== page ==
Mrs. Rowell was a member of the 1934 graduating class of Evans Mills High school. She attended the agricultural college in Canton one year. She has been employed in Rochester for the past two years.

Mr. Rowell was a high school graduate of Rochester with one year at college. He is employed in the Churchill brothers gas station, Rochester, where they will reside.



(next 3 articles)

Body Discovered on Board Island in River Near Clayton
Former Teacher at Philadelphia
High School Walked in Water
Across Sand Bar to Island
Where She Was Found on Rocky
Ledge--Cause of Death Undetermined.

Mrs. Ruth House Hartman, 28, wife of Adam J. Hartman, 139 Michigan avenue, is believed by authorities to have ended her life by swallowing poison after she made her way across a 400-foot, water-covered sand bar to Board island, in the St. Lawrence river between Clayton and the Chateau, late Saturday afternoon or early Saturday night.

The contents of the woman’s stomach were being analyzed today by Dr. Thomas T. Walker, local pathologist, but officials said that it will probably be a day or two before the chemical analysis is completed.

The body of Mrs. Hartman, who authorities say tried to end her life with poison once before, was found sprawled on a rocky ledge on the island about 7:30 Sunday morning by Charles Steele, a Clayton fisherman. Mr. Steele was starting out on a fishing trip when he noticed the body. He notified authorities who started the investigation.

The body was removed to this city as soon as possible after it was discovered and Dr. Walker and Dr. J. T. Fowkes, Clayton, performed an autopsy in an effort to learn the cause of the woman’s death. The fact that there were no fractures or serious wounds on the victim’s body leads authorities to believe that there was no foul play.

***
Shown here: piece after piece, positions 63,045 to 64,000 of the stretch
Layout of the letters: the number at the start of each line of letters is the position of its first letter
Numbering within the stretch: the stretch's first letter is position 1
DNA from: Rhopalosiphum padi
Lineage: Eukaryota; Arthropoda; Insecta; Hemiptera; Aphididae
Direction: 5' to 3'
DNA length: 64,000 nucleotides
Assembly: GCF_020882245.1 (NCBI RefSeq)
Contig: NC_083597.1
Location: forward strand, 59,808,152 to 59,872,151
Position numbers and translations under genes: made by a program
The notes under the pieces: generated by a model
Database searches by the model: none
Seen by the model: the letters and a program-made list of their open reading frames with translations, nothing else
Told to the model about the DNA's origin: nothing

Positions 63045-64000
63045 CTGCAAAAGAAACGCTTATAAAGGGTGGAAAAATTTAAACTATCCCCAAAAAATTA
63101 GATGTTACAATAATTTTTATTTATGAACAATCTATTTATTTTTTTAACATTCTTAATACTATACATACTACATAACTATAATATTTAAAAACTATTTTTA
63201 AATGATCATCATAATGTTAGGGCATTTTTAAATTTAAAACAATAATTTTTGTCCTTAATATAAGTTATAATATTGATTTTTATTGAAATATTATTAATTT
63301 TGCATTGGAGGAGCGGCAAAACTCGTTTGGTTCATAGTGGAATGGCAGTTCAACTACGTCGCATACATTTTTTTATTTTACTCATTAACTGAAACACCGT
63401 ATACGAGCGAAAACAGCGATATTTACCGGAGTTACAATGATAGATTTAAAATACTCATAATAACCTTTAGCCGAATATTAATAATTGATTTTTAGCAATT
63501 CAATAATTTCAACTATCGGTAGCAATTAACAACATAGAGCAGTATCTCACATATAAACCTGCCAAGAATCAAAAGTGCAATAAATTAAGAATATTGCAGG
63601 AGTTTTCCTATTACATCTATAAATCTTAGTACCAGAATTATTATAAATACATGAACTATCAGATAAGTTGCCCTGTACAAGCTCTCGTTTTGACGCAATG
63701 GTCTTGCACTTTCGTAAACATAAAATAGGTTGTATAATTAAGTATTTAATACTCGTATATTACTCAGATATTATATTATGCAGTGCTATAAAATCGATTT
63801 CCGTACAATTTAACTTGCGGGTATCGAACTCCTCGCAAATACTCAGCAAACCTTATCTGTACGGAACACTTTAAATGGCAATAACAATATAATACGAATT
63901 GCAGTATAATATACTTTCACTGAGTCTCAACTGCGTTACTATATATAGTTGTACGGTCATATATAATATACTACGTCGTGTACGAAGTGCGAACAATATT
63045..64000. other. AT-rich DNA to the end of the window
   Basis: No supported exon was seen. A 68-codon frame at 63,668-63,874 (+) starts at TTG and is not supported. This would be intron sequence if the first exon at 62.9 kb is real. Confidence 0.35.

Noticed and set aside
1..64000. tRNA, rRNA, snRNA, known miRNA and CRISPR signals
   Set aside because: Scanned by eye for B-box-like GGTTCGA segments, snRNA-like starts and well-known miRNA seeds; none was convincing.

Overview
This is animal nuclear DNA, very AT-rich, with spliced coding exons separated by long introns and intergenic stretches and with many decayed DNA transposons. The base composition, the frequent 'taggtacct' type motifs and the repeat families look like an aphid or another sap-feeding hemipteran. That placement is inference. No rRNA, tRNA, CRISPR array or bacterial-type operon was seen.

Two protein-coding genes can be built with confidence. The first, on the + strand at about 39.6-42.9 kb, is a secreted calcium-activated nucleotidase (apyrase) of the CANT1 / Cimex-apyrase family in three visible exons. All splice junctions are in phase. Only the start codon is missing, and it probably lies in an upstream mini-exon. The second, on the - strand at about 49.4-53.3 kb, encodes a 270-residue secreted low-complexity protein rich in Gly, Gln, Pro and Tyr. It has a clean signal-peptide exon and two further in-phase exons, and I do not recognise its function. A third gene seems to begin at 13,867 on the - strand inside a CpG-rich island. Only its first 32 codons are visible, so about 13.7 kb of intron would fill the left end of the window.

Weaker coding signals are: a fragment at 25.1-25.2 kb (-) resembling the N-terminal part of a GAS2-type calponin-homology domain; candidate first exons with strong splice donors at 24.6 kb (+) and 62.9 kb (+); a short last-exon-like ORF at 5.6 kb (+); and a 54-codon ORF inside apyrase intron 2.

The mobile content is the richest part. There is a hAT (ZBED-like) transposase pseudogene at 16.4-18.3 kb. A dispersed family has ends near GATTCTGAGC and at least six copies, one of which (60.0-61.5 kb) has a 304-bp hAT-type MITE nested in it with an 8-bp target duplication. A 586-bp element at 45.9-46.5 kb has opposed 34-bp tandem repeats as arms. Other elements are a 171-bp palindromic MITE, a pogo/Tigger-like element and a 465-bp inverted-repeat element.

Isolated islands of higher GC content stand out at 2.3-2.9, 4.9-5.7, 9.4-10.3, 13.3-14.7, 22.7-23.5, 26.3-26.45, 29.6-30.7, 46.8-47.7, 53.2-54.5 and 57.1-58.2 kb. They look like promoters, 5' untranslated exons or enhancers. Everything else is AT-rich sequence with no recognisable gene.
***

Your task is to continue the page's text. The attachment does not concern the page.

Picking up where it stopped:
“The physicians were unable to find anything during their autopsy to disclose the cause of death,” said Sheriff Brayton E. Peck, who headed the investigators.

“If the chemical analysis of the stomach fails to disclose traces of poison, the woman likely died of exposure,” said Corporal Gerald Thorpe, state police bureau of criminal investigation, who entered the case when puzzling angles appeared in the investigation.

For a time, officials, said, it appeared that the woman might have been the victim of an attacker but the theory was discarded when minor bruises about body were considered to have been caused by contact with rocks and underbrush.

Mr. Hartman disappeared from her home here at about 2:30 Saturday afternoon, according to Sheriff Peck. She took her husband’s sedan and drove towards Clayton. It was found during the investigation that the car ran out of gasoline about three miles from Clayton and that Mrs. Hartman hitch-hiked the rest of the way to the village. She was picked up on the road by Mrs. Ruth Consaul as she stood beside her car.

Mrs. Consaul told the sheriff that she had offered to advance the woman money to buy gasoline but that Mrs. Hartman declined the offer, saying that she knew a man at Clayton who would get the car.

“I let the woman out at the junction of the Clayton-Alexandria Bay road and she started walking,” Mrs. Consaul told the sheriff.

“We found that Mrs. Hartman walked through the underpass towards the Chateau,” said the sheriff. “She was last seen alive walking alone on the road leading out to Steele’s Point.”

Re-constructing the tragedy, officials said that they believed that when the woman reached the end of the point she struck out through the shallow water over a sand bay and waded out to Board island.

“The water is only a foot or two deep over the bar and it was an easy matter for her to walk to the island,” said Corporal Thorpe.